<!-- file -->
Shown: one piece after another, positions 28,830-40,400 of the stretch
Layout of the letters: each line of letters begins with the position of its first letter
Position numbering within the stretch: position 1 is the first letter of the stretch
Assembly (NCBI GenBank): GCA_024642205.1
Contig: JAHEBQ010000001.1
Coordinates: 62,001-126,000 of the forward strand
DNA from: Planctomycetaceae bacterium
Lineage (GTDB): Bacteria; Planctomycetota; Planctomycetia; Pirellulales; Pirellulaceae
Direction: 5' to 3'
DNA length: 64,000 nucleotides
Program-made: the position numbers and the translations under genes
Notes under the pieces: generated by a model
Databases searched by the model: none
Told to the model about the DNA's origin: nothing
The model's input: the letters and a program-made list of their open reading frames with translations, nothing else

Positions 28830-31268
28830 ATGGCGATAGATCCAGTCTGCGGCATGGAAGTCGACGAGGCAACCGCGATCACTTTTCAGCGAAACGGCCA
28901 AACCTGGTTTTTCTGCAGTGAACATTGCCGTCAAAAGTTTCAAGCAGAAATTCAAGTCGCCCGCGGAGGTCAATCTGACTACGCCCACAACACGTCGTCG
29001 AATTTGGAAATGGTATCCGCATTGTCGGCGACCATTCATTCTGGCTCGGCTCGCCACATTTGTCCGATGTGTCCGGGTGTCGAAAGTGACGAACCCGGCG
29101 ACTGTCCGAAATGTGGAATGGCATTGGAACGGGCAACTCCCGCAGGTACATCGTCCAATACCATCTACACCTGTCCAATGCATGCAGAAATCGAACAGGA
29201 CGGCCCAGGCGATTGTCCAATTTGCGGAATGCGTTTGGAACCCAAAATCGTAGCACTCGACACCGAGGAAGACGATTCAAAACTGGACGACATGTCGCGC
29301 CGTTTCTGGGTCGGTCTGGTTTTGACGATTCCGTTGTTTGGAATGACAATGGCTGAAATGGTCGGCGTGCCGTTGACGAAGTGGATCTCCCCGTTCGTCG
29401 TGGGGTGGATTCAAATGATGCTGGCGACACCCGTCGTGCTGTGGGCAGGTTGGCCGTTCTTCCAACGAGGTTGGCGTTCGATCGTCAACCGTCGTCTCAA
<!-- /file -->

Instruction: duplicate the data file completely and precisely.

Shown: one piece after another, positions 28,830-40,400 of the stretch
Layout of the letters: each line of letters begins with the position of its first letter
Position numbering within the stretch: position 1 is the first letter of the stretch
Assembly (NCBI GenBank): GCA_024642205.1
Contig: JAHEBQ010000001.1
Coordinates: 62,001-126,000 of the forward strand
DNA from: Planctomycetaceae bacterium
Lineage (GTDB): Bacteria; Planctomycetota; Planctomycetia; Pirellulales; Pirellulaceae
Direction: 5' to 3'
DNA length: 64,000 nucleotides
Program-made: the position numbers and the translations under genes
Notes under the pieces: generated by a model
Databases searched by the model: none
Told to the model about the DNA's origin: nothing
The model's input: the letters and a program-made list of their open reading frames with translations, nothing else

Positions 28830-31268
28830 ATGGCGATAGATCCAGTCTGCGGCATGGAAGTCGACGAGGCAACCGCGATCACTTTTCAGCGAAACGGCCA
28901 AACCTGGTTTTTCTGCAGTGAACATTGCCGTCAAAAGTTTCAAGCAGAAATTCAAGTCGCCCGCGGAGGTCAATCTGACTACGCCCACAACACGTCGTCG
29001 AATTTGGAAATGGTATCCGCATTGTCGGCGACCATTCATTCTGGCTCGGCTCGCCACATTTGTCCGATGTGTCCGGGTGTCGAAAGTGACGAACCCGGCG
29101 ACTGTCCGAAATGTGGAATGGCATTGGAACGGGCAACTCCCGCAGGTACATCGTCCAATACCATCTACACCTGTCCAATGCATGCAGAAATCGAACAGGA
29201 CGGCCCAGGCGATTGTCCAATTTGCGGAATGCGTTTGGAACCCAAAATCGTAGCACTCGACACCGAGGAAGACGATTCAAAACTGGACGACATGTCGCGC
29301 CGTTTCTGGGTCGGTCTGGTTTTGACGATTCCGTTGTTTGGAATGACAATGGCTGAAATGGTCGGCGTGCCGTTGACGAAGTGGATCTCCCCGTTCGTCG
29401 TGGGGTGGATTCAAATGATGCTGGCGACACCCGTCGTGCTGTGGGCAGGTTGGCCGTTCTTCCAACGAGGTTGGCGTTCGATCGTCAACCGTCGTCTCAA